Food Web Maker

Draw Complex Food Webs Easily

Visualize interconnections in an ecosystem by creating detailed food webs or food chains to understand ecosystems better.

  • 1000+ pre-made templates to get a head start
  • Smart shapes & connectors to create dynamic food webs
  • Real-time collaboration to work seamlessly with peers
Food Web Maker
National Geographic

How to make a Food Web?


Display Connections in a Food Web

Display Connections in a Food Web
  • Intuitive drag & drop tools to quickly draw complex food webs.

  • Freehand drawing to sketch anything as you analyze organisms.

  • Import images to create dynamic food chain diagrams.

  • Multiple templates for dichotomous keys, phylogenetic trees, food webs, & more.

Display Connections in a Food Web
Get Creative with Groups

Get Creative with Groups

Get Creative with Groups
  • Work with students, teachers, or fellow researchers on a shared canvas.

  • Track changes in real-time with color-coded live mouse pointers.

  • Comment with context to have discussions & follow ups in real-time or async!

  • Multiple role levels to share, edit, & review your food webs collaboratively.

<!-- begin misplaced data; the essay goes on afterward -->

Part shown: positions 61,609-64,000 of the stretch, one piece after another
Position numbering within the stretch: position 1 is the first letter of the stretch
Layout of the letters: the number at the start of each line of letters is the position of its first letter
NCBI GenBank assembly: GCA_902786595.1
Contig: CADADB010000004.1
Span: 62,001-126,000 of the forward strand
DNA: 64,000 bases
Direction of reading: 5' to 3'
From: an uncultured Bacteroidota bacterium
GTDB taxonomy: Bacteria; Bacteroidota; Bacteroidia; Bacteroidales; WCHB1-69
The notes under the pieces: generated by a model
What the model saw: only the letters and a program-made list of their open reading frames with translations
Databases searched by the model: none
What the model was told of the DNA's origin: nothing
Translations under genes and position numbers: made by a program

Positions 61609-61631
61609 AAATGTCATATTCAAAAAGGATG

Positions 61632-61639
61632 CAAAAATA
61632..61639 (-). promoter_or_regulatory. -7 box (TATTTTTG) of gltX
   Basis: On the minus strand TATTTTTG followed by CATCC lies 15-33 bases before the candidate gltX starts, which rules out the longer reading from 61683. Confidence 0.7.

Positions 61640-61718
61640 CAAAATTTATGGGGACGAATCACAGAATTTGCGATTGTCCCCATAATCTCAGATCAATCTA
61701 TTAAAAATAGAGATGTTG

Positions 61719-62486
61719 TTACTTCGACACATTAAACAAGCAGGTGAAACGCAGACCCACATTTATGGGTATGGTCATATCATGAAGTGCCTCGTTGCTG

Centralize Your Research Data

Centralize Your Research Data
  • Add detailed docs, attachments, links & more with integrated notes.

  • Infinite canvas to gather research data & visually arrange them.

  • Built-in tools to create presentations & share them instantly with others.

  • Export your food web in multiple image formats for sharing & publishing.

Centralize Your Research Data
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What is a Food Web?

What is a Food Web?

Food webs are part of an ecosystem, and can be used to simplify and understand the connections between different kinds of organisms, including their behavior and interactions. A food web visually maps out the interconnections between producers and consumers, containing all the food chains of an ecosystem.

Ecologists and biologists use food webs to study and understand the relationships between different organisms and their roles in an ecosystem while environmental managers and conservationists also use food webs to inform management and conservation decisions. Creating food webs collaboratively with a group of peers can help better understand the complex relationships of an ecosystem.